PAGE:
Many have had good luck, and are happy to share their tricks. :)
 
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phd

Super Moderator
DVD Shrink does not look good in my opinion if you are going to shrink 8.8 GB down to a DVD-5 disk.

8.8 GB exceeds the capacity of an 8.5 GB dual layer DVD so I would imagine DMF4 will not only balk but reencode everything. My suggestion to use DVD Shrink only applies if the disk is moderately oversized.

DMF4 is my tool of choice for creating DVDs. It will not import chapter files from VRD. DMF has DWZ project files which appear to be proprietary and I haven't found any info on how to edit them.

I have to manually enter chapter points but I manually perform that routine. If you use the option in DMF to Add/Edit chapters, you can click in the time box and press Alt+D to set a chapter point.

Another option to consider is to lower your capture quality in WinTV so no reencoding is necessary. DMF will accept the files directly. My settings for the WinTV 250 allow me to fit 5-6 episodes on a DVD after editing.

File size for an unedited 2 hour show is about 1.7 GB.
3 X 2 hours would be about 5.1GB.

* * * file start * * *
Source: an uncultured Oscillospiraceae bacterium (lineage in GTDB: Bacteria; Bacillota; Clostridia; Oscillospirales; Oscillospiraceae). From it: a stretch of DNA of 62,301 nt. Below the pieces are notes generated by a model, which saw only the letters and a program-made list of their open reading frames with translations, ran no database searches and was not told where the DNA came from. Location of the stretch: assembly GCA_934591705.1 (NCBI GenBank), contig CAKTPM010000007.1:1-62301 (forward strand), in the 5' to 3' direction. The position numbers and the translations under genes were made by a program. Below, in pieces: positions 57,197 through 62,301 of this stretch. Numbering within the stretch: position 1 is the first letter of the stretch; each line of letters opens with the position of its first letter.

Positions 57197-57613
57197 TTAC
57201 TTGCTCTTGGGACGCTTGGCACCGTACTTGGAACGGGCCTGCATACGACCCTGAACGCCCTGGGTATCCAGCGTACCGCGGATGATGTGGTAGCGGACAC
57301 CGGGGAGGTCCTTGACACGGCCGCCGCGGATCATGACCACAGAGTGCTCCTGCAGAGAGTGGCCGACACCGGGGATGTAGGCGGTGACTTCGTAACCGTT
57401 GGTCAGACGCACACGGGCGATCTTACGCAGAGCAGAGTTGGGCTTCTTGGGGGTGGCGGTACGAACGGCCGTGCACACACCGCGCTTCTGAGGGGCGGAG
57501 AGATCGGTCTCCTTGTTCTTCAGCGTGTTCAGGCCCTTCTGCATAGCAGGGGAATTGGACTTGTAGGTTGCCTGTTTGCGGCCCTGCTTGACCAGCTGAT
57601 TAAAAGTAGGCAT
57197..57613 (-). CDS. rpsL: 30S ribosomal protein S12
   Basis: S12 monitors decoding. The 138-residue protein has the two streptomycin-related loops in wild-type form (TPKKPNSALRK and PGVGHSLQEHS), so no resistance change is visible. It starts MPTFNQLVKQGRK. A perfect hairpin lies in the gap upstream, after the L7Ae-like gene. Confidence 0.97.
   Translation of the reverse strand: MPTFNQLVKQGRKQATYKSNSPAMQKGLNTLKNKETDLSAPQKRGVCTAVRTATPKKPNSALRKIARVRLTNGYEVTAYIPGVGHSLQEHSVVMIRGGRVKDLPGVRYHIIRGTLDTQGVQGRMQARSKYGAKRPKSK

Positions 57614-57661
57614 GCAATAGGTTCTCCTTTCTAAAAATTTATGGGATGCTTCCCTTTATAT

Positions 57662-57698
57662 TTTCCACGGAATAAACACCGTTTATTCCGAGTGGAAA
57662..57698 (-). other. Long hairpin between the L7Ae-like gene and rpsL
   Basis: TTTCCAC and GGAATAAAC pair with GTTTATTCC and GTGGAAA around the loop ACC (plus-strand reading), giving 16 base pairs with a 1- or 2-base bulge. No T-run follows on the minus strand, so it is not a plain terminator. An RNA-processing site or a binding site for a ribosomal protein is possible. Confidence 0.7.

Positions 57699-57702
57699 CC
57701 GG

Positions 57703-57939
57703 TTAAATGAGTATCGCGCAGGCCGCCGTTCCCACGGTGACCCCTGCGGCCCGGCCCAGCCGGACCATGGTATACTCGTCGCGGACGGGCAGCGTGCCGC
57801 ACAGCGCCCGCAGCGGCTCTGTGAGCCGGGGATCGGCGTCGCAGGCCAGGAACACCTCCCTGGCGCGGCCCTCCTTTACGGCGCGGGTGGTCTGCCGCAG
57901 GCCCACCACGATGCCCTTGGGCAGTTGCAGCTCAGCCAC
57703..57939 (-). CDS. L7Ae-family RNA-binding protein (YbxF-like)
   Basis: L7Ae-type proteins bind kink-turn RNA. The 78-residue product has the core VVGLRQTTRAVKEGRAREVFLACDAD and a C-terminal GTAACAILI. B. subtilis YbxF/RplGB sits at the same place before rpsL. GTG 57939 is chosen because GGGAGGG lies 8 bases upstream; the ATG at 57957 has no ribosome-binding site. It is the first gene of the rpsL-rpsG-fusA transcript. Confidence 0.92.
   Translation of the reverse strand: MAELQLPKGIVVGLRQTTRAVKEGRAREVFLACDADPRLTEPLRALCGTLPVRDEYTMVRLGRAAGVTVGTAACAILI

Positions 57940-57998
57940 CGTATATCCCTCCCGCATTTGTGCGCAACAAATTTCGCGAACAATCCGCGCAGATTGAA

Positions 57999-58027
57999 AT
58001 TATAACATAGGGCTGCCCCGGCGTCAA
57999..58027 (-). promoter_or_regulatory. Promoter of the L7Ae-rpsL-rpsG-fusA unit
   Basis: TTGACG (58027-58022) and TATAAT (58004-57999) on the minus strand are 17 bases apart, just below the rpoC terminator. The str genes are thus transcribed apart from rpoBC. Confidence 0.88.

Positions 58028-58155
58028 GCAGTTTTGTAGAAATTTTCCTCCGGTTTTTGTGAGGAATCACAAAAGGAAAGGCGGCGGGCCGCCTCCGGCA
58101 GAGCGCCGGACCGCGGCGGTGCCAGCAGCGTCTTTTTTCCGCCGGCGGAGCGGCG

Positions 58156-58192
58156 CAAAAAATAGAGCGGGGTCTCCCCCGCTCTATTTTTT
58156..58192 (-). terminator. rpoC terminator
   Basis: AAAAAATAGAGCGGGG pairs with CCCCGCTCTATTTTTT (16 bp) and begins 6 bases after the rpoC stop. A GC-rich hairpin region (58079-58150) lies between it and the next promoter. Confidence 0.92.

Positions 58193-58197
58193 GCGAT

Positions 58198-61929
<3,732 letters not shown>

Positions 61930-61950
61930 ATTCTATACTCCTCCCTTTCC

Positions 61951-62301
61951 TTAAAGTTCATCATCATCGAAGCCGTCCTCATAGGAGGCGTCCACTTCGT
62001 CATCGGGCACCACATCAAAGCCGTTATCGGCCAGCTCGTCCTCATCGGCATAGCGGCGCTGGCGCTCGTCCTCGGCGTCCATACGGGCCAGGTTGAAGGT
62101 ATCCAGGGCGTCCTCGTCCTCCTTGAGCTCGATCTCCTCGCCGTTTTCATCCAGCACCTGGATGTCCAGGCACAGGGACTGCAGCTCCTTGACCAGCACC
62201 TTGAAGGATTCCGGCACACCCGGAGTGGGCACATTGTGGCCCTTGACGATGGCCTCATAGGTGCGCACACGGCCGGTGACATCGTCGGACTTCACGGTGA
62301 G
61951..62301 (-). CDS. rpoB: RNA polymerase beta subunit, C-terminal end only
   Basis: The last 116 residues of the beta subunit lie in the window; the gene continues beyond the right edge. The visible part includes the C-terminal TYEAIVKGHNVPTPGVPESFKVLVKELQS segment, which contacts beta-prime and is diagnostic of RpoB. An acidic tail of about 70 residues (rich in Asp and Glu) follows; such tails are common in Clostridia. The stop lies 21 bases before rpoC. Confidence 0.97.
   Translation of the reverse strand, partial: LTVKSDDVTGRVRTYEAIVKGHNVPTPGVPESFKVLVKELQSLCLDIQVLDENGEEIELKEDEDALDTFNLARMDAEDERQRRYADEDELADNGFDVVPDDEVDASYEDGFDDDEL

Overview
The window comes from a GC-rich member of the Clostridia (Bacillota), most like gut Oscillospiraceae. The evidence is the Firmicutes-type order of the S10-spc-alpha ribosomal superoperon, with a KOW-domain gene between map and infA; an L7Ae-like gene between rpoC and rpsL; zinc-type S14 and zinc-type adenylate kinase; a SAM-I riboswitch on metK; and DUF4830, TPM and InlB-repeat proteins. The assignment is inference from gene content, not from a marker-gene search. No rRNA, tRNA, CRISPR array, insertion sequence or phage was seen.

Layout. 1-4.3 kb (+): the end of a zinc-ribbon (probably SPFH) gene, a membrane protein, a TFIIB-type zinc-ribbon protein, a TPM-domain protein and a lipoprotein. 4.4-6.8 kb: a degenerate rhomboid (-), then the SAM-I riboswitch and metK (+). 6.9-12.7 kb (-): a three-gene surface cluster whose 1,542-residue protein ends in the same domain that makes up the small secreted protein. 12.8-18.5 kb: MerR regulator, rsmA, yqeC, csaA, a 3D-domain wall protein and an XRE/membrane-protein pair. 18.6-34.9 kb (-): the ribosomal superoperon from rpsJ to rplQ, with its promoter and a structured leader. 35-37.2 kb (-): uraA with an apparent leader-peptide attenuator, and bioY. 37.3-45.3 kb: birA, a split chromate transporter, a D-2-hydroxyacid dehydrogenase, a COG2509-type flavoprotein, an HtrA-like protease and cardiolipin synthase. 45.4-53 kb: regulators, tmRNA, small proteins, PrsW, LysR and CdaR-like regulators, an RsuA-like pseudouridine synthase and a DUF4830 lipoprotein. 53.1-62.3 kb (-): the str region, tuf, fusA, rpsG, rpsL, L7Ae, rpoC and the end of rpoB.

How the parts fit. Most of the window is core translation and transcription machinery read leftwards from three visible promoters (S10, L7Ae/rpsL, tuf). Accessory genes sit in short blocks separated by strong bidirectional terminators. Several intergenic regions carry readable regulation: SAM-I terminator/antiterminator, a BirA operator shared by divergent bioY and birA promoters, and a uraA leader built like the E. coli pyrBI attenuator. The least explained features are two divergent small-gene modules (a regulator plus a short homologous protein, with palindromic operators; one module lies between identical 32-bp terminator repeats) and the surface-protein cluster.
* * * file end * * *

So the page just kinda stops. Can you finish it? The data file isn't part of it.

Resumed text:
After editing it would be about 3.8 GB.
You could tweak the settings to your satisfaction. I'm sure other WinTV people could chime in with their settings as well.

Here are the file properties from a typical recording I make:

File Size: 2704888872 ( 2.52 GB )
Program Duration: 03:00:00.28
File Type: PS - MPEG2
Encoding: MPEG 2
Video stream Id: xE0
Encoding Dimensions: 352 x 480
Display Size: 352 x 480
Aspect Ratio: 4/3
Frame Rate: 29.97 FPS
Bit Rate: 2.000 Mbps
VBV_Buffer: 224 KB
Profile: Main/Main
Progressive: Prog or Int
Chroma: 4:2:0
Audio Format: Layer 2
Audio Stream Id: xC0
Audio Bit Rate: 384 Kbps
Audio Sampling Rate: 48000 Hz
 

ghealy

New member
The squeezer programs have proved useful when I wanted to shoehorn just one more half hour onto a disc, but I try to use those sparingly .

Well, that's my opinion. ;)
Appreciate the comments. I've had very good results backing up my Dark Angel & Battlestar Galactica discs using DVD-RB with CCE basic and DVD5 discs. I can't see any difference in image quality.

But I realize not everyone is willing to spend the time. Again for me, I set it up before I go to bed and let it do its magic while I sleep.

Thanks,

--Gene
 

ghealy

New member
A good bit of information in this post to digest.

DMF4 may be a viable option if I end up going with only 3 episodes as long as it will not re-encode for a DVD9. I much rather use DVD-RB with CCE.

Your settings are very different from mine. I've mine set-up for 720x480. I'm also using MPEG2 - 12 MB

When I record off TV cable, VRD states my bit rate is 7MBs. With the shows I just recorded off the VCR using composite cables, VRD reported 9.6 MB bt rate. Maybe I've got the quality settings too high?

Obviously I need to play a bit more to figure out the best settings.

Appreciate the help. Thanks

--Gene